In 2004, Jimmy Drekore met a ten year-old girl at a hospital. She was abandoned at the hospital after she was brought in for treatment of injuries sustained in a car accident. She’d been living in the hospital, entirely alone, for seven years. Jimmy met other children just like this girl, with no one to love them or advocate for their medical care.
Determined to help, Jimmy called upon his community in Simbu Province, Papua New Guinea to help them and other children in need of medical care. He pulled together a team of volunteers to support his dream of helping children and got to work. In 2013, he left his paid employment and dedicated himself as a full-time volunteer to the work of the organization.
Papua New Guinea has one of the “most rural” populations of any country in the world, with only 18% of its people living in urban centers. This, combined with Papua New Guinea’s status as a developing country and its relatively low number of healthcare professionals, means it can be hard to access high-quality medical care.
As of the early 2000s, there were only 5 physicians per 100,000 people and midwives only attend 1 in 1,000 live births. The neonatal and under 5 mortality rates remain relatively high and the country has the highest incidence of HIV and AIDS in the Pacific region. Today, there are still only 2 CT scanners in the entire country and these 2 machines must serve the entire population of 7 million people.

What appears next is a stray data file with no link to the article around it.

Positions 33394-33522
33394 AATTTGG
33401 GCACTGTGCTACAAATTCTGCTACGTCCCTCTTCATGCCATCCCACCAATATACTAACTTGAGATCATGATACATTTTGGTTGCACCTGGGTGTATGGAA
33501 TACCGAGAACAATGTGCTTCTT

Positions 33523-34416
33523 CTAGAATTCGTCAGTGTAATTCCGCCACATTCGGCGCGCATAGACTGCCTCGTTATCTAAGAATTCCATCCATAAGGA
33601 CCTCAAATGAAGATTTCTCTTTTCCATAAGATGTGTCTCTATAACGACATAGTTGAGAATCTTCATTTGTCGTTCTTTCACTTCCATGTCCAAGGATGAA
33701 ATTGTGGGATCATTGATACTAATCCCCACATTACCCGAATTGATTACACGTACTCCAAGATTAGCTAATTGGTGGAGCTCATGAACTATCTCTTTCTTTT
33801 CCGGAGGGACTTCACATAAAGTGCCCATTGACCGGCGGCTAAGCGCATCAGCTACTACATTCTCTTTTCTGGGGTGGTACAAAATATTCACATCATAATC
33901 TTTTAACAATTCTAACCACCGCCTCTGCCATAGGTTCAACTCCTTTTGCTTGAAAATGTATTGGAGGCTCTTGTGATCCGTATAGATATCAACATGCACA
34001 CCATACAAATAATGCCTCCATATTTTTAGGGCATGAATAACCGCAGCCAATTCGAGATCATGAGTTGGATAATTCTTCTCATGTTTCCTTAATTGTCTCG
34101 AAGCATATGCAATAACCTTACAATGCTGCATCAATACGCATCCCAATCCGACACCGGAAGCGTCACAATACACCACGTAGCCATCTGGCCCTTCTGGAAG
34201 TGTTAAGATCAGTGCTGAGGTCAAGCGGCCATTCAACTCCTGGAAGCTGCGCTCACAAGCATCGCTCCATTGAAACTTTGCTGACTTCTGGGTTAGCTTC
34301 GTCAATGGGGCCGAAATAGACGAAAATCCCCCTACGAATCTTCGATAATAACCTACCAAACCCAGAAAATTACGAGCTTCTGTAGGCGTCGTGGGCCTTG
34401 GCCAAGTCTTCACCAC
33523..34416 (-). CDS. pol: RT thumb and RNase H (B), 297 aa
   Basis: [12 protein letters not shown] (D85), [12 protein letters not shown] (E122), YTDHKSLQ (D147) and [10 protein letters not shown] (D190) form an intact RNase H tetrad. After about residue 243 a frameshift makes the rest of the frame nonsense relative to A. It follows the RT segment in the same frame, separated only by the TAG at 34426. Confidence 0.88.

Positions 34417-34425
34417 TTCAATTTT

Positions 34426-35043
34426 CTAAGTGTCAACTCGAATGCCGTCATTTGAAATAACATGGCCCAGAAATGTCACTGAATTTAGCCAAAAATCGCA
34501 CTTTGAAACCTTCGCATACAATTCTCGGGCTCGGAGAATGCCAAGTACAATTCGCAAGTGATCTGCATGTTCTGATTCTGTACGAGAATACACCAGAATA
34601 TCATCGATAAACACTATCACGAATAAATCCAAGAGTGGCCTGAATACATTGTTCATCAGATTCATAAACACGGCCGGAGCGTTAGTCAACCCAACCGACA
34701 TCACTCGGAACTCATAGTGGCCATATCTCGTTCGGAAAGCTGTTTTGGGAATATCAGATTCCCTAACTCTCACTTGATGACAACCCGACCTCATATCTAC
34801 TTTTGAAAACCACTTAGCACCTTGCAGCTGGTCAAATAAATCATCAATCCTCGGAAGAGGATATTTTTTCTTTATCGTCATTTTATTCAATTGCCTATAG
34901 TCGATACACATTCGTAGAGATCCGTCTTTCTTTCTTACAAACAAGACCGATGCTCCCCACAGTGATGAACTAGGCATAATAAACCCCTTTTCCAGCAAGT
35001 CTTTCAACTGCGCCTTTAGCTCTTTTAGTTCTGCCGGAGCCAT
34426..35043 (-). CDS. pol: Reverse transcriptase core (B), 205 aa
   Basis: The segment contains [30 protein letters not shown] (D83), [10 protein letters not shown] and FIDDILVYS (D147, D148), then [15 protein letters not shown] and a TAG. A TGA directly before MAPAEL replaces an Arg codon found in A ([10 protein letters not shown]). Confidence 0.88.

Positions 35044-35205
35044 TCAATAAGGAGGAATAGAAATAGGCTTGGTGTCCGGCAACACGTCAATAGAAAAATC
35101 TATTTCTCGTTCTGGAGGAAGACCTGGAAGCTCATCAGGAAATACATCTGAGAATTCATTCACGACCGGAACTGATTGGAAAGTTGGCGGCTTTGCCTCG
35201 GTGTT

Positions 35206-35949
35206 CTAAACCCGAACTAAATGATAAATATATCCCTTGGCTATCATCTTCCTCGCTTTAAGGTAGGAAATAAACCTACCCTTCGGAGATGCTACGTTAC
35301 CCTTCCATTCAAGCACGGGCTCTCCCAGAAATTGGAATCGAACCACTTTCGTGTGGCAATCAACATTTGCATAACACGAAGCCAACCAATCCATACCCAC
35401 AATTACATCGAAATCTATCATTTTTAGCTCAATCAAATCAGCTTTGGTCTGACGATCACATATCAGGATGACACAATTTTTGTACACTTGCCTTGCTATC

With odds like these stacked against them, it can be nearly impossible for vulnerable children to access the medical care they need to survive and thrive.
Jimmy’s Simbu Children Foundation’s several programs are focused on providing medical treatment to disadvantaged children in his native province of Simbu. Project “Brave Hearts” provides funding for pediatric cardiac patients and a guardian to travel to the capital in Port Moresby for CT scans and/or heart surgery.
The Foundation initiated and funded medical research into Osteomyelitis, a bone infection caused by bacteria that is prevalent among children of Simbu Province. This research led to the development of a much more effective treatment regimen that now allows children to recover from this painful disease in a fraction of the time it took before.
Simbu Children Foundation also focuses on preventing parent to child transmission of HIV through education and practical support. If HIV-positive mothers cannot afford formula to replace breast milk, the Foundation will purchase formula and help the mothers travel into the nearest town to collect it.
Since the founding of Simbu Children Foundation, Jimmy and a network of volunteer fundraisers that spans Papua New Guinea and Australia have provided financial and organizational support for all of the Foundation’s medical care programs. They have also launched projects to provide facility repairs to a local hospital and a power project for a local orphanage.
Jimmy will use funds from World of Children to provide medical care to many more pediatric cardiac patients through the “Brave Hearts” program.
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